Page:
12/10/2013 10:01 EST | Updated 12/10/2013 10:23 EST

Nelson Mandela's Legacy: South Africa Releases Landmark List To Remember Leader

A newspaper front page picture and a South Africa flag are left in tribute for Nelson Mandela in Trafalgar Square next to the South Africa High Commission in London, Saturday, Dec. 7, 2013. Mandela passed away Thursday night after a long illness. He was 95. (AP Photo/Sang Tan)

(Relaxnews) - To better understand the scope of Nelson Mandela’s legacy in South Africa, the country’s tourism office has released a list of attractions that traces his life as a political prisoner, husband, father and anti-apartheid crusader. Here are a few major landmarks connected to the revolutionary leader’s life in South Africa:

Robben Island

At times a leper colony and mental hospital, Robben Island is now a UNESCO World Heritage Site after having incarcerated several anti-apartheid activists including Mandela, who spent 18 years locked in a cell here, where he formed many of his political ideas. Ferries depart from the Nelson Mandela Gateway in Cape Town.

Mandela House Museum, Soweto

Get a glimpse into Mandela’s private home life at 8115 Vilakazi Street, where Mandela lived with his first wife Winnie and their two children between 1946 and 1962. It’s also the home he returned to following his release from prison.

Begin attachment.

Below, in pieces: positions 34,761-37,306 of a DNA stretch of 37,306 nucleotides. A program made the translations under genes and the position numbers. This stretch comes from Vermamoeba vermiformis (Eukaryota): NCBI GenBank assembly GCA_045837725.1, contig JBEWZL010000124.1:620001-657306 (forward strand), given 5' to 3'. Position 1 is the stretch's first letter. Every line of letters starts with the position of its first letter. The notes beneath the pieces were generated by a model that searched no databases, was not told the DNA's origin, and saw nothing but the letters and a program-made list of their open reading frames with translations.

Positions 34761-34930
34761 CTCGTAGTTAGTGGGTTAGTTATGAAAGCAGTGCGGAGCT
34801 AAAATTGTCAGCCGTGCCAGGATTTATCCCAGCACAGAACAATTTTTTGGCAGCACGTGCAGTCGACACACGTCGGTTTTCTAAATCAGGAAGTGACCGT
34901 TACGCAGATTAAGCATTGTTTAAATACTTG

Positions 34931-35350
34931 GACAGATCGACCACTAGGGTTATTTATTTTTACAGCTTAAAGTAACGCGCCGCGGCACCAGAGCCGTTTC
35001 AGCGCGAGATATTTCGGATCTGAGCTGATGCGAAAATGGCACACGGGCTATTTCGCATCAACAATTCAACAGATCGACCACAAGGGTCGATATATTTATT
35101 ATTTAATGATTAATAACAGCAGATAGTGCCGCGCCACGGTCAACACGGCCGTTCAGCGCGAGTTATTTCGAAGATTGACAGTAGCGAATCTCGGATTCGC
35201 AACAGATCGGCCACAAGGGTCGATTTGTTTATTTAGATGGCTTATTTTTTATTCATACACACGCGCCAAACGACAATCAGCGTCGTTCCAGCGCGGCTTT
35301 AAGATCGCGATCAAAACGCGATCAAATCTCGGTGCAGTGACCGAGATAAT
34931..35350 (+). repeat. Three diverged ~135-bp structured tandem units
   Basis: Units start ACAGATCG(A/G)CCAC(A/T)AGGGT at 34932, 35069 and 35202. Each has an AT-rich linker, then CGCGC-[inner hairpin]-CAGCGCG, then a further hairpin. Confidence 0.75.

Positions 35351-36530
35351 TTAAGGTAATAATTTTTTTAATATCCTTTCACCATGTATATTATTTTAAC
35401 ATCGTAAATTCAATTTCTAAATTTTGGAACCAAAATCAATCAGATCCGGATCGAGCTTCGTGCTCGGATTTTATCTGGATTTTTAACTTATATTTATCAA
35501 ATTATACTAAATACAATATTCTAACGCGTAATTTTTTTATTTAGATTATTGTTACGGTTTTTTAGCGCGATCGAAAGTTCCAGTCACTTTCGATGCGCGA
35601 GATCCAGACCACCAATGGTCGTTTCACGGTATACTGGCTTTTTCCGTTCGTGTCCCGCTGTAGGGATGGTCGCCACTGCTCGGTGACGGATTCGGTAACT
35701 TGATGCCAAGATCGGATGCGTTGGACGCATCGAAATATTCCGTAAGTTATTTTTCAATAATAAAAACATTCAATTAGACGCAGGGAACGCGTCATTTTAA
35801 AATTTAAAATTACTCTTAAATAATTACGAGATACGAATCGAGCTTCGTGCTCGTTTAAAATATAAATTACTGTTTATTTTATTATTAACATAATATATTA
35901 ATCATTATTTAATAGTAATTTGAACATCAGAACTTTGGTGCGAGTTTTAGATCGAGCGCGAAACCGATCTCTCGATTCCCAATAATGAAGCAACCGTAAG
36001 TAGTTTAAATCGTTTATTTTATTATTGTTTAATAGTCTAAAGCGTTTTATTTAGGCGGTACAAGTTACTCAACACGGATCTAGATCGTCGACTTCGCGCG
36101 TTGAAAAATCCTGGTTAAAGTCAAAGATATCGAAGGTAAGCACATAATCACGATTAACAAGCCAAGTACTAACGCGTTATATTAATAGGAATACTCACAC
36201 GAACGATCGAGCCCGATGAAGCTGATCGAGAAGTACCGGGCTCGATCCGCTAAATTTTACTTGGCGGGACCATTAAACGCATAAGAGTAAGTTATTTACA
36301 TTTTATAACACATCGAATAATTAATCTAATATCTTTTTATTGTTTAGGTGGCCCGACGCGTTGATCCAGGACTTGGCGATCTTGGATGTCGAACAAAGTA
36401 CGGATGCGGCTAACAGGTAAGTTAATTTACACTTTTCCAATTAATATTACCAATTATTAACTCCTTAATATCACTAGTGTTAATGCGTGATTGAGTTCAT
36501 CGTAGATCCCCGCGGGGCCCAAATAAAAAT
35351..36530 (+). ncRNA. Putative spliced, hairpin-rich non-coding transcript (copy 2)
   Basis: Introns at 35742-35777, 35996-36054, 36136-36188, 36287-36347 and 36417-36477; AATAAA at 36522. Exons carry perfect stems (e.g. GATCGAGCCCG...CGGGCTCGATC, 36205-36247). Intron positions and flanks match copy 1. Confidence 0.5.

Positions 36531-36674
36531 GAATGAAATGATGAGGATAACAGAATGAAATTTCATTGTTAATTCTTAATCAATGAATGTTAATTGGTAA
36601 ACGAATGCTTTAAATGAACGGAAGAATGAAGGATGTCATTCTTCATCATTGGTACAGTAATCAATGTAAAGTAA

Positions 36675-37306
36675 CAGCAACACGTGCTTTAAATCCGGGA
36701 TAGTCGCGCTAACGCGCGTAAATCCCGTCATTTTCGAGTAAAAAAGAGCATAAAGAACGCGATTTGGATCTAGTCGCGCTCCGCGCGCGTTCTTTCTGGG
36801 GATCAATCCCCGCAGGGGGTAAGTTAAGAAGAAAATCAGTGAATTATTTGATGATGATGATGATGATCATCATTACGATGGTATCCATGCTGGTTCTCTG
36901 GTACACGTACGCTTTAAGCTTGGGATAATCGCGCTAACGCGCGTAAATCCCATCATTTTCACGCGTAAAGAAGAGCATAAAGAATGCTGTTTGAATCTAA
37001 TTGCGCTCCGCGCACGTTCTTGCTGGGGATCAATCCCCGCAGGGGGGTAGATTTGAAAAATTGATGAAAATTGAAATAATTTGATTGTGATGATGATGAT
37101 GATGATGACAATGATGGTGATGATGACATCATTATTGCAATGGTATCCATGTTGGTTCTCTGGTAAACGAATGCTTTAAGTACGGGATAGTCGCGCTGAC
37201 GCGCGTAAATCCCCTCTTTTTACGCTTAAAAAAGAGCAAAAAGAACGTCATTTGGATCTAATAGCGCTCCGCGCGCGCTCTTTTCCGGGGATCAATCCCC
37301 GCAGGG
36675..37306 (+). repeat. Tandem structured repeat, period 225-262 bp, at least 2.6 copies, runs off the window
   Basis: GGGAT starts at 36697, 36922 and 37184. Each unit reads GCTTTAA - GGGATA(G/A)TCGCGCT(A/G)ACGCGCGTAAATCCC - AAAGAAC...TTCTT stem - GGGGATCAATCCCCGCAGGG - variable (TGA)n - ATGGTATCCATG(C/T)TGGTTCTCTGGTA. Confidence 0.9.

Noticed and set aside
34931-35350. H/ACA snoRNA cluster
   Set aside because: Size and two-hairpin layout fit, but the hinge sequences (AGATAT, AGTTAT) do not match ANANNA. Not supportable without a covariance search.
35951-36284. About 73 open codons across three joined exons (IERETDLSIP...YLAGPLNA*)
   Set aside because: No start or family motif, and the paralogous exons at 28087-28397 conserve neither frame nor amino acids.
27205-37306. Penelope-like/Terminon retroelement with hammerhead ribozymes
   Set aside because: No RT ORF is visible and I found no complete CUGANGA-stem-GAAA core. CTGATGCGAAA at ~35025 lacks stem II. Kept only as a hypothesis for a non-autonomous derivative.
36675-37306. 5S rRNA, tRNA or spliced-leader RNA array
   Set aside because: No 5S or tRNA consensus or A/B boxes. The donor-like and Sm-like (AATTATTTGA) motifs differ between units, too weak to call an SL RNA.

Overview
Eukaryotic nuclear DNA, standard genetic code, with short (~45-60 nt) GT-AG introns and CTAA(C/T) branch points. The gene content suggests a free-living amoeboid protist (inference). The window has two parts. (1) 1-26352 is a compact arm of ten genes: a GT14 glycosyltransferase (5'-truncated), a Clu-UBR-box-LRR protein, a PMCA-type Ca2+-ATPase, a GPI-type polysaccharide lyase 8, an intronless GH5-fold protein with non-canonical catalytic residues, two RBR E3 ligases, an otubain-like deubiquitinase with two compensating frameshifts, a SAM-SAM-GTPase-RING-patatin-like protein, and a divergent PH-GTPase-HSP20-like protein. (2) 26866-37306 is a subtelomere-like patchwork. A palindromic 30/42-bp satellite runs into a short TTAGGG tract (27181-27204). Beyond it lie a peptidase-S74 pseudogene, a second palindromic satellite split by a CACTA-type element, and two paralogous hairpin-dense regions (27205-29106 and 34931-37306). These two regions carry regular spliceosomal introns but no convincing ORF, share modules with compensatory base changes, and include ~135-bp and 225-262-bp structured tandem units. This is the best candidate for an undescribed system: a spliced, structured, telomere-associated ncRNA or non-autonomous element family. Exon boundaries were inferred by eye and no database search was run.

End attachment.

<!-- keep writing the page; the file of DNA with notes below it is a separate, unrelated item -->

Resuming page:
The Nelson Mandela Youth and Heritage Centre, Qunu

Visit the remains of Mandela’s primary school, the rock he used to slide down as a child, and the graveyard where his parents, son and daughter are buried. Qunu remains a traditional, rural village.

Nelson Mandela Square, Sandton, Johannesburg

Created by local artists Jacob Maponyane and Kobus Hattingh, the Mandela statue stands six meters tall and offers plenty of photo opportunities. The statue was commissioned in July 2002 and completed in 2004.

Constitution Hill, Johannesburg

Many of South Africa’s political activists including Mahatma Gandhi, Walter Sisulu and Mandela were detained here. The museum section includes the Mandela Cell, which features a documentary of his incarceration. It is now the home of the South African Constitutional Court.

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